Normal labour is painful. But many women find that the techniques mentioned below help them to cope with the pain of labour and to reduce the use of drugs for pain relief. Having encouraging and supportive people caring for you is also very important.
What you can do:
- Choose your support people carefully.
- Relax between and during contractions.
- Take fluids at regular intervals. This helps to prevent dehydration and loss of energy.
- Try to keep in a positive frame of mind.
- Use a TENS machine (transcutaneous electrical nerve stimulation).
Your midwife may suggest that you try different positions as labour progresses. You can try a variety of positions during labour, such as:
- lying on your side
- leaning on your partner or support person or on a beanbag
You may find it easier to relax if you:
- have a bath or shower
- place a warm heat pad over the area where you feel the most pain
- have someone give you a massage
- listen to music/use aromatherapy
- turn off the bright lights in your room
- use your breathing as a focus
- use visualisation (positive imagery to assist relaxation)
Nitrous oxide and oxygen
You breathe in this gas through a mouthpiece. It’s a short acting, mild anaesthetic. You can use the gas whenever you wish. It doesn’t harm your baby. Occasionally some women may feel nauseous using this gas.
TENS or Trans-Electrical Nerve Stimulation
The TENS machine is a small, portable, battery-operated device which is worn on the body. The box is attached by wires to sticky pads that are stuck to the skin. Small electrical pulses are transmitted to the body, like little electric shocks. While there is no harm is using a TENS machine, there is not a lot of evidence to show they are effective but some women find them helpful. Whilst TENS are not available for use at Barwon Health, you can hire them in your local area.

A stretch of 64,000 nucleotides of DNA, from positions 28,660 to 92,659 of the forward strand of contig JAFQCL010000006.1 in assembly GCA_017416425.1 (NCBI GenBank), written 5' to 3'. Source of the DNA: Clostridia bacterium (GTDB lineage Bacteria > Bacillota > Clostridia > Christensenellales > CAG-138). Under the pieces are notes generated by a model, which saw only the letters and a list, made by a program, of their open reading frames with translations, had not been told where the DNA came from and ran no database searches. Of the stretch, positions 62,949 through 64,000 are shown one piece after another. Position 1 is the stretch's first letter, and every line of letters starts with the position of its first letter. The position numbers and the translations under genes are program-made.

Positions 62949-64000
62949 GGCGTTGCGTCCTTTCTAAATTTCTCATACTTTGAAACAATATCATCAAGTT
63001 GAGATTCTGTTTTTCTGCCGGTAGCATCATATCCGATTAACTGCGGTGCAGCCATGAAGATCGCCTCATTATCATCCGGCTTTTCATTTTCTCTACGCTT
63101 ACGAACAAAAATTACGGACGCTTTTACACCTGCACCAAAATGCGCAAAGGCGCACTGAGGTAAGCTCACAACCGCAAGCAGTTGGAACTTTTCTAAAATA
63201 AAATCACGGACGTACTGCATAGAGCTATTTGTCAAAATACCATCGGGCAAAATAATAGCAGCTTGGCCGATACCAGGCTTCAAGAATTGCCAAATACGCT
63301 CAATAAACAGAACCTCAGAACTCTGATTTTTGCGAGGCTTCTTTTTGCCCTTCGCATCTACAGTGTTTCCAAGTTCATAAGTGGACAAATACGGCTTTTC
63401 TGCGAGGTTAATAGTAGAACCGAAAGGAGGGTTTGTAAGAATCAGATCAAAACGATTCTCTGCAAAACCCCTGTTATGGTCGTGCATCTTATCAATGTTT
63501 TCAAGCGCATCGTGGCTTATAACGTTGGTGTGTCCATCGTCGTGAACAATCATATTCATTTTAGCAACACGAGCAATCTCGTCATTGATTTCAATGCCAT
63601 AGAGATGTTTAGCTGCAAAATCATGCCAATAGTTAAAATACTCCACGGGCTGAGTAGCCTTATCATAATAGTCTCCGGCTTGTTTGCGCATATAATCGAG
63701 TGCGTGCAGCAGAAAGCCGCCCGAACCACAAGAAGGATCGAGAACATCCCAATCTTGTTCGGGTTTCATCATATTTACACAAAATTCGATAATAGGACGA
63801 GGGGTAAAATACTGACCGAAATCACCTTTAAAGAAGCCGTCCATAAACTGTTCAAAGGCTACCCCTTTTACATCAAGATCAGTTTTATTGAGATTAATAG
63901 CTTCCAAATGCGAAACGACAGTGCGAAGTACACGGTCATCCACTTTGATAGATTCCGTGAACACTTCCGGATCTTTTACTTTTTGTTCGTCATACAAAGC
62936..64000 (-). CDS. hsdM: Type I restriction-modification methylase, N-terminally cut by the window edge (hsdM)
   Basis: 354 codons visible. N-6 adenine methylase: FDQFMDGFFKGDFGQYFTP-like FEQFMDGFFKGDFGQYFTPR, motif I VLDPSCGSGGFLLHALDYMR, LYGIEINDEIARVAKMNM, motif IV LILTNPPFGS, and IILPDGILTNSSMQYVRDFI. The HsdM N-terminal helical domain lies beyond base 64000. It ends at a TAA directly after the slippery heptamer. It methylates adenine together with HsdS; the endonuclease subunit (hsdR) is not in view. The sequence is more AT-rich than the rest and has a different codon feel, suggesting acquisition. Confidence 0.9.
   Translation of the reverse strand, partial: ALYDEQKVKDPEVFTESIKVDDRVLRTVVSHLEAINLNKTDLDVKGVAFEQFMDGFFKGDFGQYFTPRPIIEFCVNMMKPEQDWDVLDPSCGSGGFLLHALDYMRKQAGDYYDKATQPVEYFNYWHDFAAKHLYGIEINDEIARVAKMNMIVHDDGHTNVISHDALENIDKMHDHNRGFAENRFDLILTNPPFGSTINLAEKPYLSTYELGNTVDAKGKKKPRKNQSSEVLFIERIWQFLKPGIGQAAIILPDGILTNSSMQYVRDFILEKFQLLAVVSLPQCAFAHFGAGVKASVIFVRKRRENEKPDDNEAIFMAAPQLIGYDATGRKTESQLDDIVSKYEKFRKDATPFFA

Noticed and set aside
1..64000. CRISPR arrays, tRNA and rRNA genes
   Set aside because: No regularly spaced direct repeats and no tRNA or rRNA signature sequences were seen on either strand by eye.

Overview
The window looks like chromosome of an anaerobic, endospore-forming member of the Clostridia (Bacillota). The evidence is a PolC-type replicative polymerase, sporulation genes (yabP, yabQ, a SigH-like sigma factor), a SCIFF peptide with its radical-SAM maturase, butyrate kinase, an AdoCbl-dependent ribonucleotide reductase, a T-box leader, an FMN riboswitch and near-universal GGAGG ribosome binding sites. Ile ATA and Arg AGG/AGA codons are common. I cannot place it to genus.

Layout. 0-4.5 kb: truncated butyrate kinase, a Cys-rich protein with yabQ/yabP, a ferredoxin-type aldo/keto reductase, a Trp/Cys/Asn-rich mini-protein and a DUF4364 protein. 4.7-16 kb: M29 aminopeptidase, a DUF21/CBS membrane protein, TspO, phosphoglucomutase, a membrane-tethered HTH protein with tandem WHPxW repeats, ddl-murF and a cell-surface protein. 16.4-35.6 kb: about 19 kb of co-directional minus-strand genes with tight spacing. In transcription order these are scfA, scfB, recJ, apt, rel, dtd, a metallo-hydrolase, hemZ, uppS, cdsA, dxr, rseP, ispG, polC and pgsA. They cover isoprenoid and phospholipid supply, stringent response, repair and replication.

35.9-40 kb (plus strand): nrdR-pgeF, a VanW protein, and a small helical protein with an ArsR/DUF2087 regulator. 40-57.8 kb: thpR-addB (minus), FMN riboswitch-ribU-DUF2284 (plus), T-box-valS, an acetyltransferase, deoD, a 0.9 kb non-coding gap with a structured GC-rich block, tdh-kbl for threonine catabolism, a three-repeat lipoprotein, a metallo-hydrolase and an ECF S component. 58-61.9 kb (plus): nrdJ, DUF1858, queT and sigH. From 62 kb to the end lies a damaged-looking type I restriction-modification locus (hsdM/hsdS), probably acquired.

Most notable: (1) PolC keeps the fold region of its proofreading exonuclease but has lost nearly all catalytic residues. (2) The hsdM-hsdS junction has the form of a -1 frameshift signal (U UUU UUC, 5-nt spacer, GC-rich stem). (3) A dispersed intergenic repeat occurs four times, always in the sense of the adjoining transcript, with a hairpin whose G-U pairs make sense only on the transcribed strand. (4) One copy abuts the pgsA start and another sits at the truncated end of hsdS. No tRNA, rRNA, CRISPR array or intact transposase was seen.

Intradermal water injections for back pain
Many women have lower back pain that persists throughout their labour. Midwives can use a technique involving sterile water injections in the lower back. Usually injections are given in four different places in your lower back, just beneath the skin. Some points to consider are:
- The injections cause a strong stinging sensation, like a bee sting.
- The sting will last for up to 30 seconds before disappearing along with the back pain.
- The injections can bring up to two hours of pain relief to your lower back but you will still feel the contractions.
- There are no side effects for you or your baby.
There is still not enough research evidence to show that sterile water injections are effective in reducing the need for other pain relief.
Morphine is an opiate, given by injection to assist with pain relief in labour. It helps to reduce the severity of the pain, but does not take it away completely.
It’s effectiveness varies from woman to woman, and there are some instances when we cannot administer this medication to you. We will only know this once we have reviewed you and your history.
Unlike an epidural, you do not need to have an intravenous drip, a urinary catheter or CTG monitoring. Some disadvantages of morphine are:
- nausea (an anti-nausea drug can be given to combat this side effect)
- feeling sleepy and or woozy
- can make your baby sleepy if given close to the time of birth
The timing of morphine administration during your labour is important especially as you approach the actual birth of your baby. Your midwife will discuss this with you
This is a local anaesthetic injected into the space around the spinal cord. It must be inserted by an anaesthetist. An effective epidural provides total pain relief from the waist down for as long as necessary. This usually means your ability to move around is limited.
The disadvantages include the possibility of:
- A longer labour
- The need for medication to assist with the strength or frequency of your contractions
- The use of forceps, suction or episiotomy to assist the birth of your baby
You will also have an intravenous drip to prevent your blood pressure dropping and a urinary catheter. Your anaesthetist will discuss any likely problems associated with an epidural
Last Modified: Thursday, 04 November 2021